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Wales since 1939$
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Martin Johnes

Print publication date: 2012

Print ISBN-13: 9780719086663

Published to Manchester Scholarship Online: January 2014

DOI: 10.7228/manchester/9780719086663.001.0001

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‘Black Times.’ The Passing of Labour, 1966–85

‘Black Times.’ The Passing of Labour, 1966–85

(p.245) 9 ‘Black Times.’ The Passing of Labour, 1966–85
Wales since 1939

Martin Johnes

Manchester University Press

Chapter nine looks at the fall of Labour's Wales from the late 1960s to the miners’ strike of 1984. Traditional heavy industry collapsed in this period and the manufacturing sector, which had begun to replace it, also moved into severe recession. This had cataclysmic significances for both the working class and the Labour Party. Financial insecurities created first a culture of strikes and then political alienation and indifference. Yet parts of the working class were also drifting to the right, disillusioned with class politics and tempted by the material promises of Thatcher's Britain. This chapter also highlights that, whilst the 1984 miners’ defeat was a watershed in Welsh history, it was not necessarily as significant as many have stated because the decline in the coal industries had begun as far back as the 1950s with many having already found new jobs in manufacturing by then.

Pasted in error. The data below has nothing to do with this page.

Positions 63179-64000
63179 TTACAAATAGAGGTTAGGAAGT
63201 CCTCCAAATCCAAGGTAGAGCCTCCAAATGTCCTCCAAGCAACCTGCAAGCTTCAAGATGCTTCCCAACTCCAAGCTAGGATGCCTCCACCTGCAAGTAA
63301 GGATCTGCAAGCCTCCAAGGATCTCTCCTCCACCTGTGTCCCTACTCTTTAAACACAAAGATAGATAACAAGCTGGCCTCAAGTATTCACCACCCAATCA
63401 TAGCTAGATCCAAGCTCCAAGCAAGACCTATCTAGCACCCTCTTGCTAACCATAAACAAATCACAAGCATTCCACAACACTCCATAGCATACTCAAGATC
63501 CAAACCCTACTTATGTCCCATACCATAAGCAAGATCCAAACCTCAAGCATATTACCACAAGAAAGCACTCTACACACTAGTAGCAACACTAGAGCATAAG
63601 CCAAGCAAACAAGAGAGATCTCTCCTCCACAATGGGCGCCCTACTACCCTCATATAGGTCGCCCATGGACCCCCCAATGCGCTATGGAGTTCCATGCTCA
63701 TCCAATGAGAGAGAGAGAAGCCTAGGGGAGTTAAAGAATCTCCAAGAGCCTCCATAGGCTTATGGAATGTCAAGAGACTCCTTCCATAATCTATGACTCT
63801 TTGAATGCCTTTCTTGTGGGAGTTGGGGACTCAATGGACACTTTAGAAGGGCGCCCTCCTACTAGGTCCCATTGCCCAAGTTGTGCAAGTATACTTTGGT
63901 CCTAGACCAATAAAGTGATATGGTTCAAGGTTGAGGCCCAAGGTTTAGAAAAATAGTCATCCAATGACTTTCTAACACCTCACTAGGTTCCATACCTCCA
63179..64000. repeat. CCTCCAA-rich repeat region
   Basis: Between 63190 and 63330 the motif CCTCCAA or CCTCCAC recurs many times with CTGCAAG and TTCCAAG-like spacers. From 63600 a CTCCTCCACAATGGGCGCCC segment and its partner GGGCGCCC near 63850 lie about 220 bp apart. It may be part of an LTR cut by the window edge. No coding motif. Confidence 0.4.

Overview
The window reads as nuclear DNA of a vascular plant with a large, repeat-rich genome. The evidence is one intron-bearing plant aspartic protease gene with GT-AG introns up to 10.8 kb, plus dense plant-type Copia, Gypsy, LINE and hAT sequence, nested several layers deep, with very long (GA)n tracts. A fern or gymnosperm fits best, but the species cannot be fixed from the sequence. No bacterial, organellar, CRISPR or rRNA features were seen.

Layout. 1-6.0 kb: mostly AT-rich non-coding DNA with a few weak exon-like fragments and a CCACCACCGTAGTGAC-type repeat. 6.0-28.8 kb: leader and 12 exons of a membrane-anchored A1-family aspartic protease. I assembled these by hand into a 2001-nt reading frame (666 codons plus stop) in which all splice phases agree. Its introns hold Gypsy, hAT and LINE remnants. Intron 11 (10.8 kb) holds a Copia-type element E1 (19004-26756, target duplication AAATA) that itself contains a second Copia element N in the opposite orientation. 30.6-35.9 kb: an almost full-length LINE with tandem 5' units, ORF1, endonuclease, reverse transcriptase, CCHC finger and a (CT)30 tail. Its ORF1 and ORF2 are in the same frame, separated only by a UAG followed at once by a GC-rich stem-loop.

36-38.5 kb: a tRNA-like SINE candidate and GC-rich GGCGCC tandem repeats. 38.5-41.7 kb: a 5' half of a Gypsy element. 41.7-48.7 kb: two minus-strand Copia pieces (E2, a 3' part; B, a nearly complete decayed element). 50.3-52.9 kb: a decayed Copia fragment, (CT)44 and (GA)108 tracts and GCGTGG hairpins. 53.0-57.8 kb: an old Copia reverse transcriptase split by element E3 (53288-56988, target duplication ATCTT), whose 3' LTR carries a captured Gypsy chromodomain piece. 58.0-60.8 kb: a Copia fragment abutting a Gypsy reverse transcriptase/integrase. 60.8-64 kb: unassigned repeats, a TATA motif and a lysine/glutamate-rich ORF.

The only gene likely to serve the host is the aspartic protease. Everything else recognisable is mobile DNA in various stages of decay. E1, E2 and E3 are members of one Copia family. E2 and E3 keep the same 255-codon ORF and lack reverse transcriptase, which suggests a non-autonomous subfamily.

Keywords:   Labour, Coal, Miners’ strike, Thatcher, Economy, Industry decline

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